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J Clin Microbiol. 1993 Nov;31(11):2974-80.

Analysis of discordant test results among five second-generation assays for anti-hepatitis C virus antibodies also tested by polymerase chain reaction-RNA assay and other laboratory and clinical tests for hepatitis.

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Department of Clinical Pathology, Kawasaki Medical School, Okayama, Japan.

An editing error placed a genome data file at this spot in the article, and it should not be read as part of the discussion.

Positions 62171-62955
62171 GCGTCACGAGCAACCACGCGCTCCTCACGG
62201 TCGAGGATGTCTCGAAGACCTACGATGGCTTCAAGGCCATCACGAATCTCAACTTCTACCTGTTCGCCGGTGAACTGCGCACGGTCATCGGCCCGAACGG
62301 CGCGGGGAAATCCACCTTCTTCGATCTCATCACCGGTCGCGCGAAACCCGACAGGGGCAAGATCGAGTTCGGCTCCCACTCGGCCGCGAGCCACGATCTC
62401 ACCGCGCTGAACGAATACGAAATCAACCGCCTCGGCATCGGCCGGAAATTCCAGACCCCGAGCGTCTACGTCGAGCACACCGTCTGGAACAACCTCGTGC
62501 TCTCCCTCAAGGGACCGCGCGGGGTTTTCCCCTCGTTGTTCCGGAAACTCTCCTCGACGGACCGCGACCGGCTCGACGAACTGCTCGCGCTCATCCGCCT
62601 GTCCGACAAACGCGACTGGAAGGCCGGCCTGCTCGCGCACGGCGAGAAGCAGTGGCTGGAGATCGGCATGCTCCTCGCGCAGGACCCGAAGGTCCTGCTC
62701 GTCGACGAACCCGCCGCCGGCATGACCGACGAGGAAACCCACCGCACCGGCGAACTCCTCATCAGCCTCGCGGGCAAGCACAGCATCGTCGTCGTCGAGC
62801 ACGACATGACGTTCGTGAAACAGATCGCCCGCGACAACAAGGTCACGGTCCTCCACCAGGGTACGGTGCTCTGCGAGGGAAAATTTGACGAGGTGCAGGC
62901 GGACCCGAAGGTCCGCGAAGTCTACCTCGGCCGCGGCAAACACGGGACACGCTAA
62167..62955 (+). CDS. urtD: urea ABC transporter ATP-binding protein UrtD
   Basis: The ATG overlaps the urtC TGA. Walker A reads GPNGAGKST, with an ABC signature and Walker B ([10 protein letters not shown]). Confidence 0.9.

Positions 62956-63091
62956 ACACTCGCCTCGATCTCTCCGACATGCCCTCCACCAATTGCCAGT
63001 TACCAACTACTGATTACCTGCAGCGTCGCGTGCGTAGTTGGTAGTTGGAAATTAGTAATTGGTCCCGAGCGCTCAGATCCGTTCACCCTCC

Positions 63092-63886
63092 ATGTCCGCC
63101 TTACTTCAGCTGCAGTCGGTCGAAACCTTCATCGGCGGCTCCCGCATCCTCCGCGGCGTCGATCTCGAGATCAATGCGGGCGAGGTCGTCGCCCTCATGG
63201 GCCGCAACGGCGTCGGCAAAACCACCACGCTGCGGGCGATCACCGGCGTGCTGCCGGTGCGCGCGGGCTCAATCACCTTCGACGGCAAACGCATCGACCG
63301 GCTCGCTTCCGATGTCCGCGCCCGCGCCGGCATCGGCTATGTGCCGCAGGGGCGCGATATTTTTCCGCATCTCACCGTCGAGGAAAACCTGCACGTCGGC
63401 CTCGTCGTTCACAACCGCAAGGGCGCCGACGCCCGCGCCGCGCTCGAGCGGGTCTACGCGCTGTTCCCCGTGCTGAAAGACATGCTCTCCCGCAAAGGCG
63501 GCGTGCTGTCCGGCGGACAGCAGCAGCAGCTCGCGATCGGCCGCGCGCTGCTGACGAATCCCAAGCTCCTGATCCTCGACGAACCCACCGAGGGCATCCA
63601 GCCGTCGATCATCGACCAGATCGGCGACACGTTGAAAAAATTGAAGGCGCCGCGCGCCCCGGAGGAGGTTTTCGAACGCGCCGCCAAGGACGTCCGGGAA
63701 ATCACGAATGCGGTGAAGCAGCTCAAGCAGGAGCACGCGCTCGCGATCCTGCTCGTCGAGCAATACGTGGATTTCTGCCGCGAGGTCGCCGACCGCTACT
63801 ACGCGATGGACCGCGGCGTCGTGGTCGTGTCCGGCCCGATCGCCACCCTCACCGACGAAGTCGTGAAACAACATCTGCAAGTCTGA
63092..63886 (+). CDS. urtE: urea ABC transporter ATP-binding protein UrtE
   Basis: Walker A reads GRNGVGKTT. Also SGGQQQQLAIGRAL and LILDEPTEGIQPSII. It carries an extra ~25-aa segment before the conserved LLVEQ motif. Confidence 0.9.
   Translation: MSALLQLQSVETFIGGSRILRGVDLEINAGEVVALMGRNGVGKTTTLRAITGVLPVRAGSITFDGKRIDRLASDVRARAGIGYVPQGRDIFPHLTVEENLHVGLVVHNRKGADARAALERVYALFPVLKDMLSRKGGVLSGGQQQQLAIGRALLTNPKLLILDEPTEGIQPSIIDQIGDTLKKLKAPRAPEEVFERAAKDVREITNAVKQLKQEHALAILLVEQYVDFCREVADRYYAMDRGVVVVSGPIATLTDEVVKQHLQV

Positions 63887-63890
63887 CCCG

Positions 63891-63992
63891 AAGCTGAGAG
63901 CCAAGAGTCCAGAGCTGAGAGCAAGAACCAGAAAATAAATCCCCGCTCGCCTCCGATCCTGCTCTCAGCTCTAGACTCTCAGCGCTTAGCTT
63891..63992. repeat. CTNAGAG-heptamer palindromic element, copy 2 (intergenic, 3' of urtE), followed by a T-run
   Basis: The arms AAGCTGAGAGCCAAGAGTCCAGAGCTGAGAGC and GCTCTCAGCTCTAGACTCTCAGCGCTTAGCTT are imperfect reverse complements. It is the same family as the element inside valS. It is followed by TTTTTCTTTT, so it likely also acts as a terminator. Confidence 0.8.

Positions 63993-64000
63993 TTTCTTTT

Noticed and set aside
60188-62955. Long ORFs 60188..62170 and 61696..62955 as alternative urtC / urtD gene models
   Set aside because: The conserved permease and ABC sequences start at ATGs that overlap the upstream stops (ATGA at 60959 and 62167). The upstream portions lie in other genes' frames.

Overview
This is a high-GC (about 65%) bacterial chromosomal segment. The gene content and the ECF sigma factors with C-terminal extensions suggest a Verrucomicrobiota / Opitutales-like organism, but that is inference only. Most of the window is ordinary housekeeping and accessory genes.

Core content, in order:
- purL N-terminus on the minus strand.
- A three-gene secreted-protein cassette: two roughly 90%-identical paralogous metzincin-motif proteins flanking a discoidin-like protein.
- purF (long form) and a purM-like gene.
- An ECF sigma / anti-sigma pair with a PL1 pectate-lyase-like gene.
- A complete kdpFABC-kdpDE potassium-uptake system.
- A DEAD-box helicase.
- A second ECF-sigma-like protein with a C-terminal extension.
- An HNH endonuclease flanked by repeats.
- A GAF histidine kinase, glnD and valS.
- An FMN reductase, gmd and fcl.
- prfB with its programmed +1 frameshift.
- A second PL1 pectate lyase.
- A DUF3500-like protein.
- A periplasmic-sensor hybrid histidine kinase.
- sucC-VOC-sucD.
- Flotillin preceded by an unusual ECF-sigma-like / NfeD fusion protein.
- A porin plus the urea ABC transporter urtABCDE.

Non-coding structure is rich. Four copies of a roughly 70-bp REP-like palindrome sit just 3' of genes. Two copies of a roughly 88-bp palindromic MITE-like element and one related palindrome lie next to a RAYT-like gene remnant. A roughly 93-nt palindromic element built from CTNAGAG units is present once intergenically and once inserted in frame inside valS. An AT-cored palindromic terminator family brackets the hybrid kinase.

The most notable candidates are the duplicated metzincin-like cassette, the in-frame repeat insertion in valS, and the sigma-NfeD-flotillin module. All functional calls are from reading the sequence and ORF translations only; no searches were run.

The diagnostic performances of five commercially available second-generation assays for anti-hepatitis C virus antibody, two enzyme-linked immunosorbent assays, one enzyme immunoassay, and two particle agglutination assays (passive hemagglutination assay and particle agglutination assay), were evaluated. Among 104 samples from healthy subjects and 300 consecutive samples from patient ordered for routine determinations of anti-hepatitis C virus antibody in serum, assay results showed variable degrees of discordance for 17 samples (4.2%). These 17 samples were further tested by an immunoblot assay, the polymerase chain reaction-RNA assay, and the hemagglutination inhibition assay. Four of the 17 samples were regarded as true positive, since all supplementary assays and clinical data indicated active hepatitis C virus infection. Another five samples were considered false positive because no confirmatory evidence was obtained from the laboratory analysis or clinical data. The remaining eight samples were negative for hepatitis C virus RNA, but the results of the other supplementary tests were indeterminate. Some of these samples with indeterminate results may have been from patients with subclinical cases of disease who spontaneously recovered from hepatitis with persistent anti-hepatitis C virus antibody in their sera.

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